Federal Trade Commission’s Made in the USA Rules
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The FTC Can’t Take a Joke

The Federal Trade Commission’s Made in the USA Rules

A notice appeared in the May 19th Federal Register detailing a consent agreement reached with a company called Lions Not Sheep over what the Federal Trade Commission alleged were false and misleading statements regarding the origin of their products.

In the following transcript, George Thompson discusses the nature of the FTC’s complaint and the terms of the settlement with the company.

Hello again, this is George Thompson and today I’d like to discuss the Federal Trade Commission’s Made in the USA rules. Now, I know it’s not the most fascinating topic probably not a great cocktail party conversation, but it’s important to have an understanding of the rules if you plan to claim United States Origin for your products. So I’ll give you a brief review. What prompted this discussion is a notice in the May 19th Federal Register, that the Federal Trade Commission reached a consent agreement with a company called Lions Not Sheep. The Commission claimed the company made false and misleading statements regarding the origin of apparel and haberdashery it sold. Lions Not Sheep claimed its hats and clothing were made in the U.S. when in fact they were imported or made with imported content. In fact, it removed the origin tags from imported clothing and inserted replacements claiming U.S.A. origin. It also marketed and advertised them as such, the Commission filed a complaint alleging these claims were unfair or deceptive acts or practices, and also that removal of the origin tags from clothing violated the textile fiber products identification act.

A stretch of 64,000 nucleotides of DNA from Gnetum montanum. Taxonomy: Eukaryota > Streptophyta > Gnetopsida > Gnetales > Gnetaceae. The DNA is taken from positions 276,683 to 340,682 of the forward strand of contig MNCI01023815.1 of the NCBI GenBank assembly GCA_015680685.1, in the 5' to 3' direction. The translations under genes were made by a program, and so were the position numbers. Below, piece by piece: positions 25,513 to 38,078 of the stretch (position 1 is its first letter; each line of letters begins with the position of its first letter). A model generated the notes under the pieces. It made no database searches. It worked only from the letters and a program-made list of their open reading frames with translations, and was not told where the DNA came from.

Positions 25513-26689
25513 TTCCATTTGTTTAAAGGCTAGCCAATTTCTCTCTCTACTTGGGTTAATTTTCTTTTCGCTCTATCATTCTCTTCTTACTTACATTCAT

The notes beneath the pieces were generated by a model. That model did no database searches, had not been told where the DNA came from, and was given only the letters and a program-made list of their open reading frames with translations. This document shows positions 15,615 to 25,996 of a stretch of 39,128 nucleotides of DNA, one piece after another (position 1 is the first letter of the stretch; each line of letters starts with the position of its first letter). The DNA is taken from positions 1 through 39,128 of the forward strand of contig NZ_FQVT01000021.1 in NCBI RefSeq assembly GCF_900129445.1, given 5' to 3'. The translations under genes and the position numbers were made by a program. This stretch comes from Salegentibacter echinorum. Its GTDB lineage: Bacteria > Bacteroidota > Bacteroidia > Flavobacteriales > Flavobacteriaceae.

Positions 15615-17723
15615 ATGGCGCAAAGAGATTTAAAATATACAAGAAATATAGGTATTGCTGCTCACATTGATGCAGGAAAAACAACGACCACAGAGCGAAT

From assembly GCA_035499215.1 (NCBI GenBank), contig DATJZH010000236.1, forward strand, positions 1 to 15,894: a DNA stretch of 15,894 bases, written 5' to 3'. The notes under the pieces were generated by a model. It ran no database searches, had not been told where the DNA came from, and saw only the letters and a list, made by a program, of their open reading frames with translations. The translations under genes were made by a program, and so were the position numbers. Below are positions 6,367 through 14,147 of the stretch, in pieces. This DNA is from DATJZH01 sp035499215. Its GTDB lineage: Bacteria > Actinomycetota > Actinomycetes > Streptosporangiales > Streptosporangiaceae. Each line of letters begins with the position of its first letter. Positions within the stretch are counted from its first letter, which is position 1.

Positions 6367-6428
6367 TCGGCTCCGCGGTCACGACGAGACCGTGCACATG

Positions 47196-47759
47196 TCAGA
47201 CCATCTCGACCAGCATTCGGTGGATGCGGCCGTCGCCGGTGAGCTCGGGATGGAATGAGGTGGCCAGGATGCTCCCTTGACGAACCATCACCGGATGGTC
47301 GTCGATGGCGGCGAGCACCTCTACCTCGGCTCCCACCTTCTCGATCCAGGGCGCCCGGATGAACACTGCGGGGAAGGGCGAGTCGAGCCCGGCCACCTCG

Why did the FTC consider the Made in the U.S.A. claims to be false? The agency has a long-standing position that such claims are permitted only if all or virtually all of its contents are of U.S. origin. And the product is actually made here in Lions Not Sheep’s case, either the entire product was imported or its materials were. For some items, the only work done in the United States was printing and embroidery. So based on the FTC allegation, that seems like a pretty clear case, Lions Not Sheep has apparently agreed to settle by promising to stop making these false origin claims, paying a monetary judgment of $211,000, and adopting a compliance program. Note also that the FTC complaint was issued against the company’s owner in his personal capacity as well as the company itself. Now the Lions Not Sheep case may be particularly egregious, but it does indicate the Federal Trade Commission is serious in general, about pursuing cases against false origin claims. And companies asserting their products have U.S. origin should be sure they comply with the FTC criteria. That’s it for today.[/vc_column_text][vc_empty_space][vc_column_text]Watch the original posting here > Thompson & Associates, PLLC


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